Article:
After years of growth, retail margins - the difference between prices paid for goods by shops and the prices they are sold for - are expected to fall from around 4 percent to between 2 and 3 percent, according to a leading economic forecaster.
"The spending binge is over and now retailing is on a lower margin, lower growth basis," said Dr Frank Gelber, chief economist at BIS Shrapnel.
This means supermarket profits will be under threat and farmers and other producers will be forced to make up the shortfall, avoiding the need for price rises on the shelves.
Charles Bird, vice president of the National Farmers Federation (NFF) told ninemsn farmers were bracing for a battle with supermarkets.
"We know from history that retailers won't bear that cost and they'll do everything within their power to make up that margin elsewhere - that rings the alarm bells for us," he said.
"Most of the time, and history has proven [this] to be the case, the farmer is the one that gets squeezed at the bottom."
A combination of booming retail sales, debt-fuelled spending and a strong Australian dollar, which lowered the cost of imports, created a retail boom in recent years, allowing retailers to increase margins and profits.
The two supermarkets have used the wider margins to fund aggressive discounting that has, in some instances, made it impossible for other retailers to compete. Lower margins would make it more difficult for the big supermarkets to undercut rivals.
The two major supermarkets have enjoyed steadily rising EBIT (earnings before interest and tax) margins in their food and liquor divisions since 2000, with Woolworths' margin peaking at close to 6 percent in 2006-07.
A spokesman for Coles denied the company was selling producers short, but admitted there could be issues for farmers.
"Coles' EBIT-to-sales margin is barely 3 percent compared to EBIT-to-sales margins among food processors and manufacturers of between 10 and 20 per cent," the spokesman said.
"This confirms that Coles is not ripping off farmers or customers - if that is occurring, it is happening in other parts of the food supply chain."
A source who works for a company that supplies one of the big supermarkets with poultry products told ninemsn the big players' market dominance forced suppliers to cave in to price demands.
"One big supermarket came to us demanding we supply at a very low set price and my initial response was to say no," the source said.
"I was informed their response was: 'If you don't supply at this price we will simply take the business to other suppliers who will gladly fill the gap'. It was pure and simple blackmail."
Experts believe the only suppliers immune to these tactics are very large corporate suppliers with all others being forced to accept lower prices for their produce when retail margins shrink.
"Yes indeed, that is how it works," said Geoff Cutler, a retail consultant with detailed knowledge of the subject. "Only a very strong supplier like Coca Cola can withstand this margin pressure."
A spokesman for Woolworths denied the claims and added that an enquiry by the Australian Consumer and Competition Commission found that major supermarkets do not buy enough produce to control the market price.
The Coles spokesman added that price pressure on farmers was not solely due to the supermarkets' desire to keep retail prices low.
"Some farmer margins have been squeezed because of drought, rising input prices, excessive debt, rising processing and distribution costs, and not just pressure from consumers to keep prices low during the recession," he said.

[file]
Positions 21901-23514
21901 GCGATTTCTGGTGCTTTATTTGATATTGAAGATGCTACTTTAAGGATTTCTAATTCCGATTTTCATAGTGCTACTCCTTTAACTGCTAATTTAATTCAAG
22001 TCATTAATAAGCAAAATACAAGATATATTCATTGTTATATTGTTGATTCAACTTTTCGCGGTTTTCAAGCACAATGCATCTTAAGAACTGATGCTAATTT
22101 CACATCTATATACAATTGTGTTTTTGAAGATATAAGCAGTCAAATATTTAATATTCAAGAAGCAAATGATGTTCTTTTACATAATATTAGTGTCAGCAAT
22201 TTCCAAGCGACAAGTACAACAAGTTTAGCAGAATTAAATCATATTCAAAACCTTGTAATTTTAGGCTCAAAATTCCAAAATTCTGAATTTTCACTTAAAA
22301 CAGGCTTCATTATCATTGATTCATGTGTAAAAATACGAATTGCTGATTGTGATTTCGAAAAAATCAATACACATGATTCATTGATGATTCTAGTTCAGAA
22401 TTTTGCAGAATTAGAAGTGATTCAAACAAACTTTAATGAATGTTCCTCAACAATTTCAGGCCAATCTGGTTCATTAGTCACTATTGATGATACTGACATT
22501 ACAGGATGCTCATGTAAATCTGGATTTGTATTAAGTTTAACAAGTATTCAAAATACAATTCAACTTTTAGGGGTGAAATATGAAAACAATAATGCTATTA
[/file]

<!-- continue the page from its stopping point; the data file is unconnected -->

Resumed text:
But Mr Bird disagreed, saying farmers were being squeezed while others profited. Woolworths made a profit of $1.29 billion last year, while Coles' profit was $792 million.
"What we have seen in the past few years is that prices were going up in the retail sector the cause was quoted as being the drought, fuel costs or the margins getting skinnier," he said.
"But the fact was that the farm gate prices were going down even when the retail price was going up, so there's no relationship between the retail price and the farm gate price. Somewhere in the middle is where the profit is being made and the farmers aren't sharing in that."
Sources backed Mr Bird's claims, adding that most suppliers have no option but to deal with the supermarkets.
"The supplier has no choice but to supply and suffer the financial loss themselves while Coles increased the shelf price and kept the profits," said one source, speaking on condition of anonymity. "It was supply or die."
"The suppliers had no choice but to supply and suffer the financial loss themselves while Coles increased the shelf price and kept the profits," said one source, speaking on condition of anonymity. "It was supply or die."
Dr Gelber said many primary producers that supplied Woolworths and Coles were less than happy, despite the supermarkets' use of farmers in mass media advertising.
"You've seen the adverts with happy farmers in them - they must be actors because there's no happy farmer I know that sells to the big supermarkets."
When asked what NFF members made of the ads, Mr Bird told ninemsn: "They would view it as advertising for convenience".
The NFF has been lobbying for more transparency between the retail pricing of goods and the prices paid to producers at the farm gate.
"There's a lot of smoke and mirrors about how costs are apportioned after goods leave the farm gates. We understand that there are costs - we have those costs too," Mr Bird said.
"But at the pointy end of the retail chain the retailers say they are getting squeezed and put the price up but they're not paying us any more at the farm gate."
Mr Bird said he did not believe the supermarkets were open to more transparent pricing.
Neither Coles nor Woolworths responded to the question of whether they would consider more transparent pricing.
Stuart Fagg, money.ninemsn.com.au 22 Jul 2009